Previous Table of Contents Next


Chapter 31
Higher 256-Color Resolution on the VGA

When Is 320×200 Really 320×400?

One of the more appealing features of the VGA is its ability to display 256 simultaneous colors. Unfortunately, one of the less appealing features of the VGA is the limited resolution (320×200) of the one 256-color mode the IBM-standard BIOS supports. (There are, of course, higher resolution 256-color modes in the legion of SuperVGAs, but they are by no means a standard, and differences between seemingly identical modes from different manufacturers can be vexing.) More colors can often compensate for less resolution, but the resolution difference between the 640×480 16-color mode and the 320×200 256-color mode is so great that many programmers must regretfully decide that they simply can’t afford to use the 256-color mode.

If there’s one thing we’ve learned about the VGA, however, it’s that there’s never just one way to do things. With the VGA, alternatives always exist for the clever programmer, and that’s more true than you might imagine with 256-color mode. Not only is there a high 256-color resolution, there are lots of higher 256-color resolutions, going all the way up to 360×480—and that’s with the vanilla IBM VGA!

In this chapter, I’m going to focus on one of my favorite 256-color modes, which provides 320×400 resolution and two graphics pages and can be set up with very little reof the VGA. In the next chapter, I’ll discuss higher-resolution 256-color modes, and starting in Chapter 47, I’ll cover the high-performance “Mode X” 256-color programming that many games use.

So. Let’s get started.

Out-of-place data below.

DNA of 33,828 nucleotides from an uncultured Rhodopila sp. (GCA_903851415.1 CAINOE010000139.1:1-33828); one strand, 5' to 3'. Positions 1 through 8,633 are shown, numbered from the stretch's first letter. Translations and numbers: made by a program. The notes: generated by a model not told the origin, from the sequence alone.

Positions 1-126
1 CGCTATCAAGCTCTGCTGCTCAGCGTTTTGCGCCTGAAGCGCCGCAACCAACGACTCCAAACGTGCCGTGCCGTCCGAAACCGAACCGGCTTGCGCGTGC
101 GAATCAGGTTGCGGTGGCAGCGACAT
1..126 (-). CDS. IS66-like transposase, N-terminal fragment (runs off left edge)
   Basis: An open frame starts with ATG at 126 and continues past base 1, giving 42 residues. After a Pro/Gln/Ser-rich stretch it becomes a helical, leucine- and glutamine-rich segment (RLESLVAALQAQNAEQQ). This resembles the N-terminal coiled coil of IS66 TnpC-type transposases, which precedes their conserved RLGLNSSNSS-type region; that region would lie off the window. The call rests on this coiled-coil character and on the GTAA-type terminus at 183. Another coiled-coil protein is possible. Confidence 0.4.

Why 320x200? Only IBM Knows for Sure

The first question, of course, is, “How can it be possible to get higher 256-color resolutions out of the VGA?” After all, there were no unused higher resolutions to be found in the CGA, Hercules card, or EGA.

The answer is another question: “Why did IBM not use the higher-resolution 256-color modes of the VGA?” The VGA is easily capable of twice the 200-scan-line vertical resolution of mode 13H, the 256-color mode, and IBM clearly made a decision not to support a higher-resolution 256-color mode. In fact, mode 13H does display 400 scan lines, but each row of pixels is displayed on two successive scan lines, resulting in an effective resolution of 320×200. This is the same scan-doubling approach used by the VGA to convert the CGA’s 200-scan-line modes to 400 scan lines; however, the resolution of the CGA has long been fixed at 200 scan lines, so IBM had no choice with the CGA modes but to scan-double the lines. Mode 13H has no such historical limitation—it’s the first 256-color mode ever offered by IBM, if you don’t count the late and unlamented Professional Graphics Controller (PGC). Why, then, would IBM choose to limit the resolution of mode 13H?

There’s no way to know, but one good guess is that IBM wanted a standard 256-color mode across all PS/2 computers (for which the VGA was originally created), and mode 13H is the highest-resolution 256-color mode that could fill the bill. You see, each 256-color pixel requires one byte of display memory, so a 320×200 256-color mode requires 64,000 bytes of display memory. That’s no problem for the VGA, which has 256K of display memory, but it’s a stretch for the MCGA of the Model 30, since the MCGA comes with only 64K.